Celebrate Flag Day today at Vicksburg’s American Legion Tyner-Ford Post 213
Published 12:56 pm Tuesday, June 14, 2022
A Flag Day ceremony will take place at 4:30 p.m. Monday at the American Legion Tyner-Ford Post 213, with a ceremony disposing of unserviceable flags from different state buildings, homes and bridges.
Every year on Flag Day, unserviceable flags are disposed of properly by the Sons of the American Legion. Unserviceable flags are battered flags that are often on display. These flags are deemed no longer presentable.
Sons of the American Legion allows their comrades to present the Commanders with unserviceable flags from throughout the course of the year. Willie Glasper, local Commander of Sons of the American Legion, said at the ceremony that after the flags are deemed unserviceable they are burned in their entirety.
“The commander gives the okay to dispose of them,” Glasper said. “What we do is we start a flame and we burn them. We don’t allow them to touch the ground or anything like that.”
Glasper said that Flag Day is a sacred part of the country. It is a non-federal holiday used to celebrate the adoption of the Stars and Stripes as the official flag of the United States in 1777.
“We have to hold dear to that flag because it represents our country,” Glasper said. “ We have 50 states and we have those 50 stars and those 13 stripes.”
However, Flag Day is not the only way to pay respects and show patriotism. Proper United States Flag etiquette includes:
- When displaying the U.S. Flag horizontally, vertically or in a window, the union should be uppermost and to the flag’s own right so it shows to the observer’s left.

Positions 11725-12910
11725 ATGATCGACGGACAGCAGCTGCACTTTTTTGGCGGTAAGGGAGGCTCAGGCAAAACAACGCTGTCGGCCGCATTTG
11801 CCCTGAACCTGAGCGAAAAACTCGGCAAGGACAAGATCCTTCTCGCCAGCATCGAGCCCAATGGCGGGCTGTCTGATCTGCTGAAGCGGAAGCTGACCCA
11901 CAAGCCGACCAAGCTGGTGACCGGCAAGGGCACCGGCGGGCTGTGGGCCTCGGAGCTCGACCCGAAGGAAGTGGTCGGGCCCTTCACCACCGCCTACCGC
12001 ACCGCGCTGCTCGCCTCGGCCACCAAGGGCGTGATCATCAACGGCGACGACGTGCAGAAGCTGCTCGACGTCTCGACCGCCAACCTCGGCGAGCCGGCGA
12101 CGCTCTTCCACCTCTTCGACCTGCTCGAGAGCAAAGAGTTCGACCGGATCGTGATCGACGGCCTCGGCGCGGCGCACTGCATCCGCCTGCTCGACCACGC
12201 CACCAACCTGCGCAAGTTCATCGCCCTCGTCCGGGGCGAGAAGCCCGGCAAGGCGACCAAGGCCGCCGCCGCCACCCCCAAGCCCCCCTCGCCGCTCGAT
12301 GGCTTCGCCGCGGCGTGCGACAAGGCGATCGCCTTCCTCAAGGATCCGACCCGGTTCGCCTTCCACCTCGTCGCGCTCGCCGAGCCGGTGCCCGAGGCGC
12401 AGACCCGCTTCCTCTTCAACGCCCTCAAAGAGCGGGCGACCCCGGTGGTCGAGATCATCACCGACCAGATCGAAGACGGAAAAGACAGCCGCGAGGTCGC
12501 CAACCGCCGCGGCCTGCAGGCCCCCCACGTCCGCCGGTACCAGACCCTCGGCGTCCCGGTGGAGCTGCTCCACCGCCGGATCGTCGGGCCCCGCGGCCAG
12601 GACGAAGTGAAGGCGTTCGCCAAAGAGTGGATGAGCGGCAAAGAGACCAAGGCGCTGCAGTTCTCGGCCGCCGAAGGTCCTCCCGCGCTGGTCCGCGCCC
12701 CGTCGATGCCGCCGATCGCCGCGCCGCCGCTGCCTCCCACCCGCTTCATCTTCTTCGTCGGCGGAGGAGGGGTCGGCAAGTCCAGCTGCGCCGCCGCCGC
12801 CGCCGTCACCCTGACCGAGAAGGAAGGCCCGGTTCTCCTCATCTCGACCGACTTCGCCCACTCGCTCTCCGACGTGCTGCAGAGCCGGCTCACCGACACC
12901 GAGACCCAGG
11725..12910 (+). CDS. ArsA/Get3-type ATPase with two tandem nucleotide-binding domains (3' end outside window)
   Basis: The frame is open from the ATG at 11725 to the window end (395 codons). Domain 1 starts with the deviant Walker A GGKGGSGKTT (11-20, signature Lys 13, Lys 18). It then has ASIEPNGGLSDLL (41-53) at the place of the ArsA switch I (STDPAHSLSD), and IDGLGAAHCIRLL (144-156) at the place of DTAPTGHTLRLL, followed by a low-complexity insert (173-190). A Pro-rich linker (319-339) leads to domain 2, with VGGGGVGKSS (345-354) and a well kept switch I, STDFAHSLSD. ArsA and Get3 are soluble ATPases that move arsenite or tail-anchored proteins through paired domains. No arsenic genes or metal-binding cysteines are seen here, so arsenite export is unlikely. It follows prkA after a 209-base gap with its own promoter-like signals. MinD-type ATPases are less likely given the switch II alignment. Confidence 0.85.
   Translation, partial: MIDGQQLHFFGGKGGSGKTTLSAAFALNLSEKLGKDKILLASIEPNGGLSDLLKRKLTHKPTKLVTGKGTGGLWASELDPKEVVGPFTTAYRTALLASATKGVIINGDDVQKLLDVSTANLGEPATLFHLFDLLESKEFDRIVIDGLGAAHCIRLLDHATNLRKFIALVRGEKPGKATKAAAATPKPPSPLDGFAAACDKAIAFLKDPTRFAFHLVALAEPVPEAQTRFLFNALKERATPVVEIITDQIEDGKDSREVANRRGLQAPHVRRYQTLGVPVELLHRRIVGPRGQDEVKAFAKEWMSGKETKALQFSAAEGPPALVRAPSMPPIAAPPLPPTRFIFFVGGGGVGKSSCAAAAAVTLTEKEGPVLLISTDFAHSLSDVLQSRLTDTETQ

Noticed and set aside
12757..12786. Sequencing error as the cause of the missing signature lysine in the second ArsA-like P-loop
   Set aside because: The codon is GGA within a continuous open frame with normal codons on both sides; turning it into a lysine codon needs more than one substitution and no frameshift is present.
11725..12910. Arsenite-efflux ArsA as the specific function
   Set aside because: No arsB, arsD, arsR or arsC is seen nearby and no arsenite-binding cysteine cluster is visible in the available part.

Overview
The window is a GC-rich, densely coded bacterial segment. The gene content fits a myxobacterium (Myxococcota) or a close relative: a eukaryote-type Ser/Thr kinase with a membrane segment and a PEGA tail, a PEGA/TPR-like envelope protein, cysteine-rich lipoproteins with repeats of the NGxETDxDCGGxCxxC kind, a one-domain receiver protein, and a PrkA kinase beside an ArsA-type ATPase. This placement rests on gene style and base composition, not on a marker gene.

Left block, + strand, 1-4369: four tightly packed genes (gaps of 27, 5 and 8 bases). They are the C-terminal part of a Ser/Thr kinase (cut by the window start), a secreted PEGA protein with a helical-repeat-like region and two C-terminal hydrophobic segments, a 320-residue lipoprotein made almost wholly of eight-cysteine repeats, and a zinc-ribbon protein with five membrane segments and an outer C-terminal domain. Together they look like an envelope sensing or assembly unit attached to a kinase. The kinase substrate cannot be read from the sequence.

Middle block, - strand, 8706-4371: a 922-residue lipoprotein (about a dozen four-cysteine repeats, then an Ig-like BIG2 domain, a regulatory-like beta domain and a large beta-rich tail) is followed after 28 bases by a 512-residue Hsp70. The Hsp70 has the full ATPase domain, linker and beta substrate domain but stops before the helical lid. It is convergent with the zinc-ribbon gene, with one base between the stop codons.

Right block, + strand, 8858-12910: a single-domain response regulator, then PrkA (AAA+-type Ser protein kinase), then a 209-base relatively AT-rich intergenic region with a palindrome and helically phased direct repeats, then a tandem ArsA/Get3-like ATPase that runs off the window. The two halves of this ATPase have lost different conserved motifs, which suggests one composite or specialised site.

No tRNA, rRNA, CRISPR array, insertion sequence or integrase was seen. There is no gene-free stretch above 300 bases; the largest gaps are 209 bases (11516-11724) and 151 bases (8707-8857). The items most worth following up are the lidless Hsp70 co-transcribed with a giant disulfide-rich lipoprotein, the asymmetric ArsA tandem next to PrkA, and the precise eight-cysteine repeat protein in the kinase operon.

- The U.S. flag is to be displayed at the peak of the halyard when displayed with other flags or pennants on the same flagpole.
- The U.S. flag should be jousted first and lowered last when flown from adjacent staffs.
- When displayed against the walls from crossed staffs, the U.S. flag should be on the flag’s own right and its staff in front of the other flag’s staff.
- When displayed with two or more flags from other nations, the flag should be flown from separate staffs of the same height.
- When displayed on a stage for a speaker’s platform, the U.S. flag should be above and behind the speaker.
- When used to cover a casket, the union is at the head and left shoulder of the deceased. However, the flag is not lowered into the grave or allowed to touch the ground.
- When displayed over a street, it should be suspended vertically with the union to the north over an east-west street, or to the east over a north-south street.
For more in-depth flag etiquette, visit https://www.aflag.com/flag-etiquette/